Figure 2:

Spectra corresponding to the solutions in Figures 1a–1c, resp. The positivity of the zeroth mode in b indicates the instability of this solution with respect to circular perturbations. The solution (a) is stable, with a marginal instability with respect to a lateral shift as visible from the vanishing first eigenvalue. The instability of the annulus solution in c shows a characteristic scale that causes the solution to split into three single bumps.

Figure 2:

Spectra corresponding to the solutions in Figures 1a–1c, resp. The positivity of the zeroth mode in b indicates the instability of this solution with respect to circular perturbations. The solution (a) is stable, with a marginal instability with respect to a lateral shift as visible from the vanishing first eigenvalue. The instability of the annulus solution in c shows a characteristic scale that causes the solution to split into three single bumps.

Previous work (Werner & Richter, 2001) conjectured that the bifurcation branch corresponding to the stable one-bump remained stable for all values of the control parameter. Using equation 3.6, this is readily proved false: higher and higher frequency eigenmodes progressively turn unstable as the radius of the stationary solution is increased (see Figure 3).

Figure 3:

(a) Four eigenvalues versus bump radius R. The curve that represents λ0 describes the stability with respect to perturbations in bump radius. The others are (from left to right) λ2 (reflection-invariant deformation), λ3 (D3-invariant eigenmode), and λ4 (D4-invariant eigenmode). λ1 is identically zero, reflecting the metastability of the solutions with regard to lateral shifts. Parameters are K = 1.5, k = 5, M = 0.5, and m = 1.5. (b) The spectrum determining the stability of the stripe-shaped solutions shown in Figure 1d. Only the information for the stable solution if given here. This solution loses stability for a band of values of Ω (see section A.3).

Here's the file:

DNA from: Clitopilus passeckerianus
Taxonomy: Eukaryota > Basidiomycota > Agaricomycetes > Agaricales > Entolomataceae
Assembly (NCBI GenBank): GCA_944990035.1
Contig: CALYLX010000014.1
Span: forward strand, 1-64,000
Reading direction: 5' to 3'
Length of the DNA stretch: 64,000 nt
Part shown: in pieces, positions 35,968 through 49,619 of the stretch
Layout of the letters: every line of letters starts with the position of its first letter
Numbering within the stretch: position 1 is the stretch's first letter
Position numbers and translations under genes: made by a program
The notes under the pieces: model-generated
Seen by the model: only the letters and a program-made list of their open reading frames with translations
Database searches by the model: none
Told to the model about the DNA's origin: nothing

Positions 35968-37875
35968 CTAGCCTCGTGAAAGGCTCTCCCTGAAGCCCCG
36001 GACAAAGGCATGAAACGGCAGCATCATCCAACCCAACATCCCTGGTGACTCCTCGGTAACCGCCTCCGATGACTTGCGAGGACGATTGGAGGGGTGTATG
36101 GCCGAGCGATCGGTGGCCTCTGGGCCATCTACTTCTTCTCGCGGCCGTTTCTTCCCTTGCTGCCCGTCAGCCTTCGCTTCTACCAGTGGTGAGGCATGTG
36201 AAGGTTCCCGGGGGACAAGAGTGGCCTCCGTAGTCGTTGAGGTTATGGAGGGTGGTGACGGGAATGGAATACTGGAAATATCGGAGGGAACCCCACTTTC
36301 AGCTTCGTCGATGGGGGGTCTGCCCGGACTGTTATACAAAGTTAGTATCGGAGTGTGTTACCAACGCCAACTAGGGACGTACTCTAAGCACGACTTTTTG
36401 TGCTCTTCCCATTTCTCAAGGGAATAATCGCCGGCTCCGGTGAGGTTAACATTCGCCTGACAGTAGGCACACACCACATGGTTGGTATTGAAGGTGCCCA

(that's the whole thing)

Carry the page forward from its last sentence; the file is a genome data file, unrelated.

Figure 3:

(a) Four eigenvalues versus bump radius R. The curve that represents λ0 describes the stability with respect to perturbations in bump radius. The others are (from left to right) λ2 (reflection-invariant deformation), λ3 (D3-invariant eigenmode), and λ4 (D4-invariant eigenmode). λ1 is identically zero, reflecting the metastability of the solutions with regard to lateral shifts. Parameters are K = 1.5, k = 5, M = 0.5, and m = 1.5. (b) The spectrum determining the stability of the stripe-shaped solutions shown in Figure 1d. Only the information for the stable solution if given here. This solution loses stability for a band of values of Ω (see section A.3).